Group G is one of few groups where none of the teams have either gone through or gone out going into the final set of matches. Germany and the United States, the top two, know that they only need to draw against each other to go through. Conspiracy theorists have eagerly pointed out that that the Germans could collude with Team USA due to their coach, Jürgen Klinsmann, being German. Given the way Die Mannschaft have approached their previous games however, such generosity would seem unlikely. However, they do have concerns in defence, illustrated by Andre Ayew’s headed goal in their match against Ghana, followed by Philipp Lahm’s mistake that Asamoah Gyan capitalise. Miroslav Klose once again proved his worth to the national side, equalling Ronaldo’s 15 goals in the finals. Whilst their creative talents have shone in glimpses, they have been vulnerable when exposed to pace. The United States will be grateful to even be in this position, given the relatively recent popularity of the game there. They would have ensured qualification had they held on against Portugal, and given themselves a great chance of winning a group that many felt they probably would have been knocked out of. While there are far more talented squads left in the competition, the determination and togetherness in the United States national team has been clear throughout and they will need every ounce of that spirit if they are to progress and go far in Brazil. Led by their talisman Clint Dempsey and aided by the performances of players like Michael Bradley and Fabian Johnson, anything is possible.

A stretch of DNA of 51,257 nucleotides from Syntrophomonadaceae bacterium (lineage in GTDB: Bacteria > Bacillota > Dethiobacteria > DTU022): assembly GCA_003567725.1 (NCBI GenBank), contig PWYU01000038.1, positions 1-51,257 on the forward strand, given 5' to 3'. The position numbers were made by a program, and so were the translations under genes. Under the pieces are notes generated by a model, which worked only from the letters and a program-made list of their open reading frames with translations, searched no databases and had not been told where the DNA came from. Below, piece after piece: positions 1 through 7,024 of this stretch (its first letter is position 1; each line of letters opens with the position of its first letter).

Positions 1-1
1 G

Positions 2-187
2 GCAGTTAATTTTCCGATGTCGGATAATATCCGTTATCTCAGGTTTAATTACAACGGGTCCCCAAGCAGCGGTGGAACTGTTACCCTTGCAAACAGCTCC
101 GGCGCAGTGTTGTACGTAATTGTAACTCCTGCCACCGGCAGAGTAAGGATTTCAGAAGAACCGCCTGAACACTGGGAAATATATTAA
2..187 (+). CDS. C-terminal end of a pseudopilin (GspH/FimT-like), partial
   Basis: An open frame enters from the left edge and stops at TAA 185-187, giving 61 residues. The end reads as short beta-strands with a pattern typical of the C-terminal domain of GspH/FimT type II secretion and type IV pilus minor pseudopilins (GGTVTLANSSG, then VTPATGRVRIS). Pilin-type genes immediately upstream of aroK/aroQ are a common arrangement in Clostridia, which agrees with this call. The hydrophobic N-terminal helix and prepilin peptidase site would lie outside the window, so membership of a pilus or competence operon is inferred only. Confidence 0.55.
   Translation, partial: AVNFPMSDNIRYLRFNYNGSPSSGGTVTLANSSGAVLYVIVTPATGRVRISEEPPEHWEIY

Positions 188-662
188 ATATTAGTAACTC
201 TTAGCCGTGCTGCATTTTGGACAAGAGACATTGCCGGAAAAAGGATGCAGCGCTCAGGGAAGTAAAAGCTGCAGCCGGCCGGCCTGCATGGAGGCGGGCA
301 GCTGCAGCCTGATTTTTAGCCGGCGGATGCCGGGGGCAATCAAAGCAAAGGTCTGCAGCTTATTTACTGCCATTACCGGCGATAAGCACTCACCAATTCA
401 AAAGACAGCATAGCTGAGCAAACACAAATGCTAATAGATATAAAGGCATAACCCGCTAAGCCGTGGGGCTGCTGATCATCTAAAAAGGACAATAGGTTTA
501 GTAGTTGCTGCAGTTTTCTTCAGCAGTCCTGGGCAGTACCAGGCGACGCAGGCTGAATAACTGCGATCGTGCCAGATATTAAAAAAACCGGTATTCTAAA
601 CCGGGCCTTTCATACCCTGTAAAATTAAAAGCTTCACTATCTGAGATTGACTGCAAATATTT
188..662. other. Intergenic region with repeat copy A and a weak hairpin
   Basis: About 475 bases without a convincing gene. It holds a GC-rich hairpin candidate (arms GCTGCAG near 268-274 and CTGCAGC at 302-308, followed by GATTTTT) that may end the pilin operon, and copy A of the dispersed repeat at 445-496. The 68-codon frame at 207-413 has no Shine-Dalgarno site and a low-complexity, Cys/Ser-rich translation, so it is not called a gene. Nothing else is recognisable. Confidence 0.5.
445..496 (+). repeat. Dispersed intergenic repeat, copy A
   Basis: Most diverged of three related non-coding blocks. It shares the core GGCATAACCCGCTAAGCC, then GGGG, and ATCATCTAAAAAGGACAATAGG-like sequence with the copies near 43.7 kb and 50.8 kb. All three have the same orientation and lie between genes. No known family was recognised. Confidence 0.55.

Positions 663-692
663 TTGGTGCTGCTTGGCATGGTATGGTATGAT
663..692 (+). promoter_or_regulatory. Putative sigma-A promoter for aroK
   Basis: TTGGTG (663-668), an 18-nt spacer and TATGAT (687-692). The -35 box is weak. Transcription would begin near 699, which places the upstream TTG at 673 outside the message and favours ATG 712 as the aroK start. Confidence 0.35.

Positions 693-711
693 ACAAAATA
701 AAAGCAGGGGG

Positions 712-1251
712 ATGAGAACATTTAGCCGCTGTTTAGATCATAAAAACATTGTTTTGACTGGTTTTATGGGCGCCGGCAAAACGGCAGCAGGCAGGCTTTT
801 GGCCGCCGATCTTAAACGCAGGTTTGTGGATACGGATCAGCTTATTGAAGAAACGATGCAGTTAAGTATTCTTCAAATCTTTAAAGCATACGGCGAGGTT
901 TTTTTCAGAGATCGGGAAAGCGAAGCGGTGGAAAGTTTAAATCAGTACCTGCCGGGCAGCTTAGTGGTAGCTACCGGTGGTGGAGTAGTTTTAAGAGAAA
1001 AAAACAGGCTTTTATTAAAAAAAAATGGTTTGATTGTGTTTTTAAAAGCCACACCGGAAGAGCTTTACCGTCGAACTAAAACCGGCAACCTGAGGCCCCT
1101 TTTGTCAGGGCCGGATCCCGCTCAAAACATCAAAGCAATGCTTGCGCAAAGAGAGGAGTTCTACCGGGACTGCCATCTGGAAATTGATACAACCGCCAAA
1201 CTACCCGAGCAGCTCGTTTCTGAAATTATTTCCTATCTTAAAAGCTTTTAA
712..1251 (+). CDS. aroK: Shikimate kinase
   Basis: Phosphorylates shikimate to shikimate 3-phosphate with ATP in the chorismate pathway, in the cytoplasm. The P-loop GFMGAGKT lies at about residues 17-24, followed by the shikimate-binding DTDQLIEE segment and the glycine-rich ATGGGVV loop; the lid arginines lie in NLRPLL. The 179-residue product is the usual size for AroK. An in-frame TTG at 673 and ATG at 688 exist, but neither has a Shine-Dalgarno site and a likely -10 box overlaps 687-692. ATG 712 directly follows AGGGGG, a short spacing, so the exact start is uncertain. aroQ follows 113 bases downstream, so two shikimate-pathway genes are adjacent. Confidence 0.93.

- Portugal need to win today to advance
- Picture: The Times
Ghana and Portugal both need a win, and even that might not be enough if the aforementioned match finishes all-square. The Black Stars’ performances have been exciting to watch, with their emphasis on attack resulting in open, end-to-end games. The tricky Andre Ayew has been particularly impressive, linking up exquisitely with Asamoah Gyan for his goal against the USA, before netting an unlikely goal with his head against Germany. Christian Atsu, Kevin-Boateng and Gyan have also stood out at various points. However, considering the pace of the team and the number of opportunities that they have carved out, they should have taken more of them. In addition, defensive lapses shortly after scoring in both of their opening games have cost them dearly and their inexperienced defence has been naïve on occasion. Much of Portugal’s hopes rest on the shoulders of Cristiano Ronaldo. After a year of incredible goalscoring feats, capped off by the Champions League triumph, the tournament has been a disappointment for the Real Madrid star, who is clearly being hampered by the tendonitis that bothered him at the end of the campaign. While their first match against Germany saw them utterly outclassed, the game against the United States saw them emerge with far more credit. The pacy Eder looked a threat, while Nani scored early on to lift his spirits after a poor season with Manchester United, and João Moutinho bringing creativity to the midfield. However, the injury to Fabio Coentrão is a major blow and the defence in general, despite being marshalled by experienced heads Bruno Alves and João Pereira, has struggled. This could be a cagey encounter, and I don’t believe either side will qualify.